Acts of kindness find a place 'alongside the shade' of pandemic

There's a saying that "good news is no news", but during the COVID-19 pandemic, four Nine platforms in Australia are tapping a need for "some light alongside the shade" in their coverage... and welcome.

In an INMA post, Sydney Morning Herald editor Lisa Davies and audience development head Aimie Rigas tell how the masthead - and its stablemates in Melbourne, Brisbane and Perth - teamed for a 'Good News' initiative to balance pandemic content.

"There's a portion of our audience who are so disheartened by the news, they disengage completely," they say. "It became obvious pretty quickly the issue would be exasperated if we didn't focus more on demonstrating the breadth of our coverage during the pandemic."

Through various feedback channels and research projects, readers had told the publisher to also look for hope in communities and balance coverage with constructive and optimistic reportage.

As a result, newsrooms began actively commissioning optimistic and hopeful stories. "We wanted to ensure these stories were not lost in the flood of news so we created a 'Good News' tag to easily collate the stories into an index that could be highlighted via Editor's Notes to subscribers, our COVID-19 newsletter, and via callout boxes on our article pages," say Davies and Rigas. "This also enabled Good News stories to be easily found and distributed on our homepages, print editions, iPad editions, newsletters, subscriber emails, and social pages."

A tag was created almost immediately and a Good News Facebook group followed shortly after.

As teams stepped up working in a remote environment, the Good News initiative went national through the newsrooms of the Sydney Morning Herald, The Age, Brisbane Times and WAToday, meaning it really relies on everyone contributing.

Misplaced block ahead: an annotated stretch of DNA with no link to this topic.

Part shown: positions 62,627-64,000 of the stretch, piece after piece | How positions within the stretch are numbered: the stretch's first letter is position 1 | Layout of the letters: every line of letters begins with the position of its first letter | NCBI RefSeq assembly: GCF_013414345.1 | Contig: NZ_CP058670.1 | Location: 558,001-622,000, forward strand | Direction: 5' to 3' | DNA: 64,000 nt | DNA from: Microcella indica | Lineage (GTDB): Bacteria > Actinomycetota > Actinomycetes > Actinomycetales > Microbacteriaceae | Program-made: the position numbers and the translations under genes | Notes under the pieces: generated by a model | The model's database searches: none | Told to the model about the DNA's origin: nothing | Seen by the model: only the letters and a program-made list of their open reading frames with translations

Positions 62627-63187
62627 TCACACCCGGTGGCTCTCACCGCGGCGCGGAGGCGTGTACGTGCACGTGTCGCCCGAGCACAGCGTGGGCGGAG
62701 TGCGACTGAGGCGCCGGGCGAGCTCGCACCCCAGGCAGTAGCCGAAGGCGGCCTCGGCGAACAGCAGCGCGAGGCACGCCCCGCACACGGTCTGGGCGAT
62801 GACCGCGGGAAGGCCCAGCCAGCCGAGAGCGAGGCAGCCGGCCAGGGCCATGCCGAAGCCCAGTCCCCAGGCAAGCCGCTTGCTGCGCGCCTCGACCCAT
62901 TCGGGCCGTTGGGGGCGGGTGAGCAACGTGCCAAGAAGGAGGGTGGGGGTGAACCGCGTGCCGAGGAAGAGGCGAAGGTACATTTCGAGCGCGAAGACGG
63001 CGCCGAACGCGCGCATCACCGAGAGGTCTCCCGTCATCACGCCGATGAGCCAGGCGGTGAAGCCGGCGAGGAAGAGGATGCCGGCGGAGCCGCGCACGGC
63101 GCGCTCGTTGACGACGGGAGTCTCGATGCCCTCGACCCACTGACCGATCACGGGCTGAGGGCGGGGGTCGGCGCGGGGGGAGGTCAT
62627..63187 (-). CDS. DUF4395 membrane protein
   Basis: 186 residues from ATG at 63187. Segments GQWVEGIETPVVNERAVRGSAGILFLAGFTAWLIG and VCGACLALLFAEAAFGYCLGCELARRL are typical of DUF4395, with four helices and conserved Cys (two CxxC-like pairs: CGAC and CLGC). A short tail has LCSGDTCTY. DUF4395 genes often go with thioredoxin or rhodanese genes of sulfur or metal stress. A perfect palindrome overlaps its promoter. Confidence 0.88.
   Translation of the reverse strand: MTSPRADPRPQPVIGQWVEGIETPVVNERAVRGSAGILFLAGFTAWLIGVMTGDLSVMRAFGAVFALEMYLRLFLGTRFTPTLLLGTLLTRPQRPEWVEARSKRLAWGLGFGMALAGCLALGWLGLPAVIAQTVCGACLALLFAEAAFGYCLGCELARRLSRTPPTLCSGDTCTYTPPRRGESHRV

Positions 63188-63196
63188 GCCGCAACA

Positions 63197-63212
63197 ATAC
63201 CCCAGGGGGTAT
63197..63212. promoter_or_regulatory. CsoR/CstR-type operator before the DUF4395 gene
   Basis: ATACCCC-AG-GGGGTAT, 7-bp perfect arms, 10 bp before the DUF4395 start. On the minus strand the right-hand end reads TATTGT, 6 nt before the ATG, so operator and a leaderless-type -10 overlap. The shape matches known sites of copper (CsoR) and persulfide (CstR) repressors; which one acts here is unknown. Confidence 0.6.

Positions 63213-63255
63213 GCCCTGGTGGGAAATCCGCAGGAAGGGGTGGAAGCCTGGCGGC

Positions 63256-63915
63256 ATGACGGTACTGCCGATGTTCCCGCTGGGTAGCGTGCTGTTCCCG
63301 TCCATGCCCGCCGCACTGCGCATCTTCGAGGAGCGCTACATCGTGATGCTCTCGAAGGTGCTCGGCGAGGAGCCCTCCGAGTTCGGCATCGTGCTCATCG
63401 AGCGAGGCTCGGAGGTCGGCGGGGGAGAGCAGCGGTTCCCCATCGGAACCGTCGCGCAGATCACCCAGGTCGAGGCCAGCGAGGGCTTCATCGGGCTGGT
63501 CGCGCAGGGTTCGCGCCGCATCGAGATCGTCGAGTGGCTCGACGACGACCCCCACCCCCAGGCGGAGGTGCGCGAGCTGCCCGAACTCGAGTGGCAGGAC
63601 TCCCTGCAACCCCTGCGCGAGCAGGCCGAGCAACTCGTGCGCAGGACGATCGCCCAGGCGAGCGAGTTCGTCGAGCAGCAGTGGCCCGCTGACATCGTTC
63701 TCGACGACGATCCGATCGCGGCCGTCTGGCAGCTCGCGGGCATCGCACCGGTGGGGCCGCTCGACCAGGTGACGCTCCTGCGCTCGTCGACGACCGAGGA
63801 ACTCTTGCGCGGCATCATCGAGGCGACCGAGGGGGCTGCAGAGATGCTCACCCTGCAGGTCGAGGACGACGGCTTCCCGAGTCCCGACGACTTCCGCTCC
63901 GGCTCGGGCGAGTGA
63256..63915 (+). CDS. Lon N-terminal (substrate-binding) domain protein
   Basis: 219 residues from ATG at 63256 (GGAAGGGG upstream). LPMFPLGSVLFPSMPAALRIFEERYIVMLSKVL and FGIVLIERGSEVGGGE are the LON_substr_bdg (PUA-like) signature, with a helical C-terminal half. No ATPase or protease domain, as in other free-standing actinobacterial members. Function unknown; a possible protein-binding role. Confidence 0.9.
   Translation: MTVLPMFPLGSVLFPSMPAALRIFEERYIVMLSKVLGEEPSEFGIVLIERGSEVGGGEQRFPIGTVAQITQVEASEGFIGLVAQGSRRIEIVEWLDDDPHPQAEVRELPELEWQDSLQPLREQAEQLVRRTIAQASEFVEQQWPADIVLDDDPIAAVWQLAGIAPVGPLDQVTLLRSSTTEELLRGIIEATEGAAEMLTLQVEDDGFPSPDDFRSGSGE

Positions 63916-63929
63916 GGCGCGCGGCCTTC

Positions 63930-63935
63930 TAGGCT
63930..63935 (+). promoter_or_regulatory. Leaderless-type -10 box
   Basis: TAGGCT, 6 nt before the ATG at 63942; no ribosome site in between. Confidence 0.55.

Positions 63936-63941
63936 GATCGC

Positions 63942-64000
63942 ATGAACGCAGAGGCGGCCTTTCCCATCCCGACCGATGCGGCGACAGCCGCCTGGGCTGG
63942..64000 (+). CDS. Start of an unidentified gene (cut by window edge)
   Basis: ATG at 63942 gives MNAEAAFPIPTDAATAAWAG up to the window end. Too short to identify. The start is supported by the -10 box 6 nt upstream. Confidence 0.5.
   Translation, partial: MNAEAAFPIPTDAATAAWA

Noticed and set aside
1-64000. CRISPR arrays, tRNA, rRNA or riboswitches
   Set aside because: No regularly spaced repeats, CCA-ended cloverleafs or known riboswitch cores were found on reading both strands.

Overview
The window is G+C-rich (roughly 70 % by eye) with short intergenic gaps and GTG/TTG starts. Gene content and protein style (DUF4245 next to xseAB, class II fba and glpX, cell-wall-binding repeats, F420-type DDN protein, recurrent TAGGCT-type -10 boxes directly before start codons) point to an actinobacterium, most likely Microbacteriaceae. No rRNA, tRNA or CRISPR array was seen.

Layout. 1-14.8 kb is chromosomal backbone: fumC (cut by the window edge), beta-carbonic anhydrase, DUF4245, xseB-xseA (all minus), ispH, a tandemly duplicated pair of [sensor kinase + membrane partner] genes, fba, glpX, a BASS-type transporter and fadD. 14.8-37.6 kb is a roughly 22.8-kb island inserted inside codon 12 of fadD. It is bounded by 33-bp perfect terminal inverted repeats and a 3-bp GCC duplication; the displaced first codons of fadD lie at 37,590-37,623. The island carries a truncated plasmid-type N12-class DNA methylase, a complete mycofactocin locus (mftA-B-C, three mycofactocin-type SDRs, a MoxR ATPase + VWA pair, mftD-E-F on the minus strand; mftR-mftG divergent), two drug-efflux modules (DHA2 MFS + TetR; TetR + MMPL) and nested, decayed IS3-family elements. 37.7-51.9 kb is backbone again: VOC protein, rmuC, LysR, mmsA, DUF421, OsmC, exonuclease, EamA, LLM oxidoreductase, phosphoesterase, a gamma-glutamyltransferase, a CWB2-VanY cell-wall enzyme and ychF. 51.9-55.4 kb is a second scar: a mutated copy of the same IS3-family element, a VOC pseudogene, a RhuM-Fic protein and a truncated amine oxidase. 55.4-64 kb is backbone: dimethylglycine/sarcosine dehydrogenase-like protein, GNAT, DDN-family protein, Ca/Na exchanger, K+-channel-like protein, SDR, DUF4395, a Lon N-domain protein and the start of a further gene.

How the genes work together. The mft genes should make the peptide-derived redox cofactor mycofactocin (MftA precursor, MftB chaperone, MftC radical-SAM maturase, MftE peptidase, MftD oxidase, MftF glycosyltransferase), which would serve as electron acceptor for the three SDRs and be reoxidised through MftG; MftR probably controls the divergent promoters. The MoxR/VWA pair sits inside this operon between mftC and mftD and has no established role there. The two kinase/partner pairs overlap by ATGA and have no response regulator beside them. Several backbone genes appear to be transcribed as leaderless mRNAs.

Slack became a "best friend" with a #Good-News Slack channel where editors from around the country could drop in their good news stories and tips. And a journalist who had been working in production but had fewer responsibilities during this time was "redistributed" to focus on writing a couple of Good News articles each week.

Social media editors take turns running the group, with homepage editors keeping an eye out at morning and afternoon news conferences for pitches, and print editors are "finding space" for good news in our newspapers.

"For all the planning, research, and analysis we usually conduct (and rightly so!) before launching a new initiative, the Good News project is an example of how quickly newsrooms can get something off the ground when it's a priority," say Davies and Rigas. "When your audience is begging you for a change of pace at a time like this, it makes sense to listen to them."